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Pirineos-Monte Perdido

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The Romans

Pre-Roman peoples

At the time of the arrival of the Romans in the Iberian Peninsula, the Alto Aragn region was home to various peoples with different cultures and backgrounds. The north-west was occupied by the Iaccetani, who remained largely untouched by Iberian influence and were, it seems, of Aquitanian-Vascon stock. The south and south-west, from Huesca to Lleida (Osca-Ilerda), was the territory of the Ilergeti, possibly the most powerful of all the peoples to claim Iberian descent.

It is, however, unclear who occupied the central and eastern mountainous regions of our province, though it is possible that it was the Ceretani, who are recorded as appearing later on. In any event, this people would have been on the fringes of the earlier Iberian trends and would also have put up resistance against the Roman conquest from the outset.

The arrival of the Romans

During the Second Punic War, the Carthaginian general Hasdrubal recruited troops in the Iberian Peninsula, many of them from the Pyrenean mountains. In 218 BC, the Roman general Gnaeus Cornelius Scipio landed at Emporion, a Greek colony on the Mediterranean, marking the start of the Roman conquest of Hispania, which continued until 19 BC, when the last peoples to be brought to heel, the Cantabri and the Astures, surrendered and were enslaved.

The Romans engaged in a number of campaigns to subdue the populace in the Pyrenees and the north-east of the peninsula. In around 180 BC, Rome came to dominate the region after various alliances and acts of treachery by the Romans.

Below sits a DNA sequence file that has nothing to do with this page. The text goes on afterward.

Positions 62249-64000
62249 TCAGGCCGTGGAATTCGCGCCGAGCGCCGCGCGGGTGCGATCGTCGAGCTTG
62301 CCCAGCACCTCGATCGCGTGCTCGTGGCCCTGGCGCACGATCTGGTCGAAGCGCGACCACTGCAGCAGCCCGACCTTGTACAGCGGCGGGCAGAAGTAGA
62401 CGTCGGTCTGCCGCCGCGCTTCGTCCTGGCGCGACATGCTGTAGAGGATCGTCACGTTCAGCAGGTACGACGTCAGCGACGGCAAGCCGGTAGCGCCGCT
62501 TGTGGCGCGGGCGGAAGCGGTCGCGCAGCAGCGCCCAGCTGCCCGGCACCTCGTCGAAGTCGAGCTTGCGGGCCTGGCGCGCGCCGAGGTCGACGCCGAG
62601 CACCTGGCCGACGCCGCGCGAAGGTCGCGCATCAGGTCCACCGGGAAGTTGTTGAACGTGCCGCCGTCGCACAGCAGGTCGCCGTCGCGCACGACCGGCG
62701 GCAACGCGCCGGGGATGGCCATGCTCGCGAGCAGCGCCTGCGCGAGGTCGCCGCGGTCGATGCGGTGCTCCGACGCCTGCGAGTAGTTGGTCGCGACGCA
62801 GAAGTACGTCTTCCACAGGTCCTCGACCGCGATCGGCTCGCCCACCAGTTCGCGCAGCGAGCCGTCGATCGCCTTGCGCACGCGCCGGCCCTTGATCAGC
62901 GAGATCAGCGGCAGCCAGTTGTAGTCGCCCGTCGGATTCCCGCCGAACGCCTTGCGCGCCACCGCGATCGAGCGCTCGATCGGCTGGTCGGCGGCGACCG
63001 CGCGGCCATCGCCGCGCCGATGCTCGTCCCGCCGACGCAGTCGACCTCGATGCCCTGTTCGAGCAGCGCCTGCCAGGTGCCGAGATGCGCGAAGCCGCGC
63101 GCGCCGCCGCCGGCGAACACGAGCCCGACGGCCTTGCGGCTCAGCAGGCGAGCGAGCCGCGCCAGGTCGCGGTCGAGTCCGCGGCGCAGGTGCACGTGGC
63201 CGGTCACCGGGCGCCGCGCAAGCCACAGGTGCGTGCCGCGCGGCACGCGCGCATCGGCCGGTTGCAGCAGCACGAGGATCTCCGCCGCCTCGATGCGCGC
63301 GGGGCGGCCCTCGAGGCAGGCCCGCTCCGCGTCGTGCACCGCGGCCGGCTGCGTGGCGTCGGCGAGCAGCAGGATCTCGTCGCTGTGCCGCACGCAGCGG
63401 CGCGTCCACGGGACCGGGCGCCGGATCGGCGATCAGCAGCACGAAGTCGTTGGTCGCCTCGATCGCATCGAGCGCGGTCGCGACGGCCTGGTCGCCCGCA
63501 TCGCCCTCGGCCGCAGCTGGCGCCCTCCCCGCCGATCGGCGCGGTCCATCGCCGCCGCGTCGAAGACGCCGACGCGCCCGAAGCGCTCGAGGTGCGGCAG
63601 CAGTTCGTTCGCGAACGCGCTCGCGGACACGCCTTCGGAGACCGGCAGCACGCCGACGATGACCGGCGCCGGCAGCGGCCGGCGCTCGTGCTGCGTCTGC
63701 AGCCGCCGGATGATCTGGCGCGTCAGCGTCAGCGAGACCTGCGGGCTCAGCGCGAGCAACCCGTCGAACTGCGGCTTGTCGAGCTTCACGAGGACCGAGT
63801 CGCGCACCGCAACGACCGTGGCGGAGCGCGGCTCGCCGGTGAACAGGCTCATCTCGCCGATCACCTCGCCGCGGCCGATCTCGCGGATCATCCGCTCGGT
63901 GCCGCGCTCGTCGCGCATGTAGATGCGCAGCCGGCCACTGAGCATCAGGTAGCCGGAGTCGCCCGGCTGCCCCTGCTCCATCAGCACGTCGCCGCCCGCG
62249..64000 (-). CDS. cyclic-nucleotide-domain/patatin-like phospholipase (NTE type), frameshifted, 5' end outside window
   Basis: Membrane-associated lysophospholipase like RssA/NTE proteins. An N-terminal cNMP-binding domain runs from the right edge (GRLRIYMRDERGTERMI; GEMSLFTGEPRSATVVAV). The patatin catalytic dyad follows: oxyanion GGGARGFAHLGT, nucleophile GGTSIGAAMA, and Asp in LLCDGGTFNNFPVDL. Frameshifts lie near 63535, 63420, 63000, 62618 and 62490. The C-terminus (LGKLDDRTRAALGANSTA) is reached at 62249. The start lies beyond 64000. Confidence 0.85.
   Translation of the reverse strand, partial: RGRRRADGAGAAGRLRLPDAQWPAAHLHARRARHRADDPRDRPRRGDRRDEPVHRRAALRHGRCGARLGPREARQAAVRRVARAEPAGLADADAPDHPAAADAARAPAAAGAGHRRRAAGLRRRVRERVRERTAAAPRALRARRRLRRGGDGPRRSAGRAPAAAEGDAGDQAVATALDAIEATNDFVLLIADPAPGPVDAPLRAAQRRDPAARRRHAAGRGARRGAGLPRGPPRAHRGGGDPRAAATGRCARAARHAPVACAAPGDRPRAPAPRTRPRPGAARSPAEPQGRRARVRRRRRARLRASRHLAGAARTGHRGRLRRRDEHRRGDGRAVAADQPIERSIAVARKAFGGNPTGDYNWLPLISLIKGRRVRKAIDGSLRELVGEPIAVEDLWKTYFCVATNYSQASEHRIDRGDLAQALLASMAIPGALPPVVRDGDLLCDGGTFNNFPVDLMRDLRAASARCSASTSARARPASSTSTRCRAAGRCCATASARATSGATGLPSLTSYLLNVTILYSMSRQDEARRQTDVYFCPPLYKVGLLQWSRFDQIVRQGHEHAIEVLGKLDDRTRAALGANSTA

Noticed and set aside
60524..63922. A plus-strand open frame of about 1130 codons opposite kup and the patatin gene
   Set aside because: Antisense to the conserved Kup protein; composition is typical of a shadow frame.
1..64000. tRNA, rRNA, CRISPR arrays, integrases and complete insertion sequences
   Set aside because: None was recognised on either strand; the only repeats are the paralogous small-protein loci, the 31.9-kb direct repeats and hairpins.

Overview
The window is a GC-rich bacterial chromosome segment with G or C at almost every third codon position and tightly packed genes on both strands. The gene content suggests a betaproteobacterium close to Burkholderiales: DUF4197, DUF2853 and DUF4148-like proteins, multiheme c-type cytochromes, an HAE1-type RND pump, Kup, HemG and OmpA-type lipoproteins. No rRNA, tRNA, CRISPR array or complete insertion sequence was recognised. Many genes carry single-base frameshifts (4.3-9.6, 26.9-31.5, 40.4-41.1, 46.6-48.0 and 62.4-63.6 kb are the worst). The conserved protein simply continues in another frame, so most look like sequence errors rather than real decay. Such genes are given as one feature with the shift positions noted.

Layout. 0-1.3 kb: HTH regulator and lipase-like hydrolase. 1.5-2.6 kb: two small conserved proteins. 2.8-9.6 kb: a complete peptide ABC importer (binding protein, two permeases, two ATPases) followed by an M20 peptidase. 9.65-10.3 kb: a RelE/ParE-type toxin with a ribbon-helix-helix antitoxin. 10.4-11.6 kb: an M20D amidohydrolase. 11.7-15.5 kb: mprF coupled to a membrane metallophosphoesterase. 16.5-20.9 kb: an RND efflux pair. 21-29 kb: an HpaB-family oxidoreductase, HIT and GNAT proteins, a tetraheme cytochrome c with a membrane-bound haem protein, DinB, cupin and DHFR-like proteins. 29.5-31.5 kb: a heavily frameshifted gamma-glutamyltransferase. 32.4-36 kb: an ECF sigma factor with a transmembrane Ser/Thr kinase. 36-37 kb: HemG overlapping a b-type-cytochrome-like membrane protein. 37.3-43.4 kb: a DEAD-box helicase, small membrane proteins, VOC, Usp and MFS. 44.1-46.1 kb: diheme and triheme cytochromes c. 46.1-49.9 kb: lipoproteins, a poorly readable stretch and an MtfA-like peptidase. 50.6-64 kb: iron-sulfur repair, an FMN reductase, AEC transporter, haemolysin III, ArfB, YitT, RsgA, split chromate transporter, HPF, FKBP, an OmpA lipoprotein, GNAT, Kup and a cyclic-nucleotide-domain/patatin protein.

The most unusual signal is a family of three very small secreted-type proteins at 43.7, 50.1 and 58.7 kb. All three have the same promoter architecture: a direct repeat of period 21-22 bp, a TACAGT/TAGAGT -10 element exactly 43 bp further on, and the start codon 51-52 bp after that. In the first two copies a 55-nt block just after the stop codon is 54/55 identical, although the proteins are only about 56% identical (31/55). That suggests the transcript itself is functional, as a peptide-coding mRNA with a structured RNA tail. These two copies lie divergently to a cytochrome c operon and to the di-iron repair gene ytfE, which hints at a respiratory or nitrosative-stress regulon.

Political and administrative organisation of the region

The Romans divided the Iberian Peninsula into administrative districts and placed our region in Hispania Citerior, later the Provincia Tarraconense, as part of the Caesaraugustanus conventus iuridicus (capital city)

The Roman provinces were subdivided into municipalities, as a result of which the heads of the Ara and Cinca rivers lay in Territorium Boletanum, in other words, in the civitas of which Boltaa, as we know it today, was the administrative, economic and military capital.

It is reasonable to suppose that even though the mountain valleys were now completely under Roman administration, economic and social life differed very little from earlier eras, with shepherding remaining people's main livelihood.

The decline in Roman power

Towards the end of the 2nd century BC, the Roman Empire began to wane and life gradually became more rural.

The cities were abandoned and the rich and powerful moved to the countryside, where they built villae, farming operations that were also the centre of their refined social and religious life.

No evidence of the existence of villas up in the mountains has been found, unsurprisingly given that the communities of the time were mainly pastoral and hence of little interest to the lords and masters of the villae.